Name Time

'La Otra Navidad (The Other Christmas),' by Oiluj Samall Zeid on Flickr

[Image: “La Otra Navidad (The Other Christmas),” by Oiluj Samall Zeid; found on Flickr and used here under a Creative Commons license. The site is a mausoleum in León, Spain, commemorating Republicans killed in the Spanish Civil War. Each nameplate represents one victim.]

From whiskey river (italicized portion):

[Interviewer Terry] Gross: I’d like you to read another poem from your book “Book of Longing.” And this is called “Titles.” Would you tell us when you wrote this?

[Leonard] Cohen: I’ve been writing it for a while. But I finished it last winter in Montreal. It’s a poem called “Titles.”

(Reading) I had the title Poet. And maybe I was one for a while. Also, the title Singer was kindly accorded me even though I could barely carry a tune. For many years, I was known as a Monk. I shaved my head and wore robes and got up very early. I hated everyone. But I acted generously. And no one found me out. My reputation as a Ladies’ Man was a joke. It caused me to laugh bitterly through the 10,000 nights I spent alone. From a third-story window above the Parc du Portugal, I’ve watched the snow come down all day.

As usual, there’s no one here. There never is. Mercifully, the inner conversation is canceled by the white noise of winter. I am neither the mind, the intellect nor the silent voice within. That’s also canceled. And now, gentle reader, in what name — in whose name — do you come to idle with me in this luxurious and dwindling realms of aimless privacy?

(Leonard Cohen [source])


The secrets to living are these:
First, the past cannot be improved upon.
Acknowledge what was and move on.
Next, the future cannot be molded.
Then, why bother?
Last, nothing can ultimately be controlled;
Not the past, nor the future, nor the present.
Accept this moment as it is.
Honoring these three,
One lives without shackles.

(Wu Hsin [source])

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Things Turned End-Over-End

[From this page, which includes a YouTube tour of the interior: “The Upside Down House is a project created by a Polish businessman and philanthropist named Daniel Czapiewski… The house is also meant to be a profound statement about the Communist era and the state of the world.”]

From whiskey river:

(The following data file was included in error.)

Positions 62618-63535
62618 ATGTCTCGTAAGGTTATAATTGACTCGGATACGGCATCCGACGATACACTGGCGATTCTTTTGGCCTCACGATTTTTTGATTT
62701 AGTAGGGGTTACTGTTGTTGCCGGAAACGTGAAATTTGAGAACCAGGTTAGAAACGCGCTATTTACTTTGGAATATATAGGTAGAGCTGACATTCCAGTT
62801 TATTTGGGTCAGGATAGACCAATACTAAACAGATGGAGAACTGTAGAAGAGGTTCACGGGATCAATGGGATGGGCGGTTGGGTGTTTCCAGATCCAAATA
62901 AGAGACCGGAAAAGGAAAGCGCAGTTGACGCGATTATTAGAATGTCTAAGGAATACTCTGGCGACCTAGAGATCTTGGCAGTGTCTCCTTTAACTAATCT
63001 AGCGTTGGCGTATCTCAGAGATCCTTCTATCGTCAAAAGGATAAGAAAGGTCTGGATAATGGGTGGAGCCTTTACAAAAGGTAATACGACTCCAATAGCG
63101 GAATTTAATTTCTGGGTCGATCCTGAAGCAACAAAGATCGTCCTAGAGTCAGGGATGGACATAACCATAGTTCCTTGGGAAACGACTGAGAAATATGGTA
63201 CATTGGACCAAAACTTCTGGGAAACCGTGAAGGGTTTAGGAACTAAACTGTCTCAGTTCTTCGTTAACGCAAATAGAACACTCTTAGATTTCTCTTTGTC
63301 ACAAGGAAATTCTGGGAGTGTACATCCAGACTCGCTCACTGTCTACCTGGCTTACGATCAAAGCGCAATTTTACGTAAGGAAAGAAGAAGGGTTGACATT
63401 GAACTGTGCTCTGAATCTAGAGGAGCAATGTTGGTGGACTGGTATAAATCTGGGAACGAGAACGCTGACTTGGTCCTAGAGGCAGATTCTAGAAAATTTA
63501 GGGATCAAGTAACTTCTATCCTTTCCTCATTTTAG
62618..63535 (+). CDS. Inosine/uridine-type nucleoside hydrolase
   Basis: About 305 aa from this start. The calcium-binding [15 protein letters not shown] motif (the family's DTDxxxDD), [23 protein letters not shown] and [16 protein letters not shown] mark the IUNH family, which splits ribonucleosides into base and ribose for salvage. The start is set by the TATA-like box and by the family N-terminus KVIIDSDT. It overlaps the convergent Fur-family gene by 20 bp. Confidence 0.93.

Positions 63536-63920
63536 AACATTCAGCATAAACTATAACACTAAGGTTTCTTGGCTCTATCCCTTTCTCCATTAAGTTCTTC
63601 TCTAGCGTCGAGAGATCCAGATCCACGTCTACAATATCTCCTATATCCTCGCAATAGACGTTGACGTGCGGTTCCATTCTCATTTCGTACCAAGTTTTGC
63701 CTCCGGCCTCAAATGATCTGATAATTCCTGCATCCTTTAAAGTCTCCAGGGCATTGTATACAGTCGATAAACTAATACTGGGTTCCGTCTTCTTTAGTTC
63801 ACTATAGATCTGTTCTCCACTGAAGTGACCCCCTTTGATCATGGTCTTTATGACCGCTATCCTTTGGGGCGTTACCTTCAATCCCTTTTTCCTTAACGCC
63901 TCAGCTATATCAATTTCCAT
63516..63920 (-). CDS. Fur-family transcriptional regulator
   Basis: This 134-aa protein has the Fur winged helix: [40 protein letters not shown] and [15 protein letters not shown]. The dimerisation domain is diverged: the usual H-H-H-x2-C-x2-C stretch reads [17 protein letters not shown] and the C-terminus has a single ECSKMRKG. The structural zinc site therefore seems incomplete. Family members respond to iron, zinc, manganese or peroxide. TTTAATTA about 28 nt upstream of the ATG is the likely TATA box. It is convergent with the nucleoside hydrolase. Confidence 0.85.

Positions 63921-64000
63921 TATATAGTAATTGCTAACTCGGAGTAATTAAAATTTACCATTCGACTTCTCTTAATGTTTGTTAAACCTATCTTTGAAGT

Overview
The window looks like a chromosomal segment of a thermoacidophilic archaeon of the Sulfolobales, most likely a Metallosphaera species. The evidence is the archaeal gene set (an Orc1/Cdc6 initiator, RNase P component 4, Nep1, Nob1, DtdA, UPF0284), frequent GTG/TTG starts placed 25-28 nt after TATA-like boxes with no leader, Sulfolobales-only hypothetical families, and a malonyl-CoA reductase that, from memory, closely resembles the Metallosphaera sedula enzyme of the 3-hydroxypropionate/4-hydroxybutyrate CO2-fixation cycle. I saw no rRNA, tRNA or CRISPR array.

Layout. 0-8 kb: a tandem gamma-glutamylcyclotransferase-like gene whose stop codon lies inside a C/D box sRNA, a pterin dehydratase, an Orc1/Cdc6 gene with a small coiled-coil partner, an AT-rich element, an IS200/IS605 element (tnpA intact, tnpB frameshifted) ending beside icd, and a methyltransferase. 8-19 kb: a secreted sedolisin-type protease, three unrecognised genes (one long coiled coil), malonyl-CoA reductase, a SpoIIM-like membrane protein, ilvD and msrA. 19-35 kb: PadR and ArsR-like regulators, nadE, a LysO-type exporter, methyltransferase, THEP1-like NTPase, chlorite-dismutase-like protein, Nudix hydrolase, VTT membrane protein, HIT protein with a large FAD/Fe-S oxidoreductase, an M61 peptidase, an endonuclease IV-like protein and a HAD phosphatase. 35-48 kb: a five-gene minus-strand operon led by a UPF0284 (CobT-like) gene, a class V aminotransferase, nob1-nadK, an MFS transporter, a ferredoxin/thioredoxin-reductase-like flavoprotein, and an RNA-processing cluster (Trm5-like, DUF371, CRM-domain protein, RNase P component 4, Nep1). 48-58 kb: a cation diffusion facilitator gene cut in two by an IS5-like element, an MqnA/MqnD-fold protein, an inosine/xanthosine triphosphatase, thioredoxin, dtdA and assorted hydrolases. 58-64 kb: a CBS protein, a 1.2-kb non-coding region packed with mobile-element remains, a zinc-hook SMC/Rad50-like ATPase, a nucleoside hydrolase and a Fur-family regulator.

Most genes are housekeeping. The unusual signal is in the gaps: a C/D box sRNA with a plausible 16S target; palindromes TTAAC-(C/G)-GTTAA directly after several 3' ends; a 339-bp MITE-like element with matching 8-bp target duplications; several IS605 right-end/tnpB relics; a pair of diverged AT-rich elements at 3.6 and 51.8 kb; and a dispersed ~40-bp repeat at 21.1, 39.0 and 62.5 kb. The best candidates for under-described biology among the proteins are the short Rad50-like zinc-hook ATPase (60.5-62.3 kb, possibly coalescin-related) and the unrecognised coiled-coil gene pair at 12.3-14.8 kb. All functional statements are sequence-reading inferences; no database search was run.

Remember That Things Go
According to Your Karma
Whether You Like It or Not

One day, my dear,
you stop and look around you,
find yourself stuffing needs into a sack of thoughts,
realize you have talked your life to pieces,
scratched your self to bits,
that neither hope nor doubt
can protect you,
that you are not mistaken,
that you haven’t lost your grip —
it is dissolving.
Now you can speak about everything silently.

(Terrance Keenan, St. Nadie in Winter: Zen Encounters with Loneliness [source])


What is required of us is that we love the difficult and learn to deal with it. In the difficult are the friendly forces, the hands that work on us. Right in the difficult we must have our joys, our happiness, our dreams: there against the depth of this background, they stand out, there for the first time we see how beautiful they are.

(Rainer Maria Rilke, Selected Letters)

Finally, not from whiskey river: Theo (the constable of Pine Cove, California) gets his first glimpse of someone who will prove to be the title character in a “Heartwarming Tale of Christmas Terror” from Christopher Moore:

Theo was doing fifty up Worchester Street when the blond man stepped from behind a tree into the street. The Volvo had just lurched over a patched strip in the asphalt, so the grille was pointed up and caught the blond man about hip-high, tossing him into the air ahead of the car. Theo stood on the brake, but even as the antilocks throbbed, the blond man hit the tarmac and the Volvo rolled over him, making sickening crunching and thumping noises as body parts ricocheted into wheel wells.

Theo checked the rearview as the car stopped and saw the blond man flopping to a stop in the red wash of the brake lights. Theo pulled the radio off his belt as he leaped from the car, and stood ready to call for help when the figure lying in the road started to get up.

Theo let the radio fall to his side. “Hey, buddy, just stay right there. Just stay calm. Help is on the way.” He started loping toward the injured man, then pulled up.

The blond guy was on his hands and knees now; Theo could also see that his head was twisted the wrong way and the long blond hair was cascading back to the ground. There was a crackling noise as the guy’s head turned around to face the ground. He stood up. He was wearing a long black coat with a rain flap…

The blond man held an arm out toward Theo, then noticed that the thumb on the outstretched hand was on the wrong side. He grabbed it with his other hand an snapped it back into place. “I’ll be okay,” the blond man said, monotone.

“You know, if that coat dry-cleans itself while I’m watching, I’ll nominate you for governor my own self,” Theo said, trying to buy some time while he thought of what he was going to say to the dispatcher when he keyed the button on the radio.

The blond man was now coming steadily toward him — the first few steps limping badly, but the limp getting better as he got closer. “Stop right there,” Theo said. “You are under arrest for a two-oh-seven-A.”

(Christopher Moore, The Stupidest Angel)

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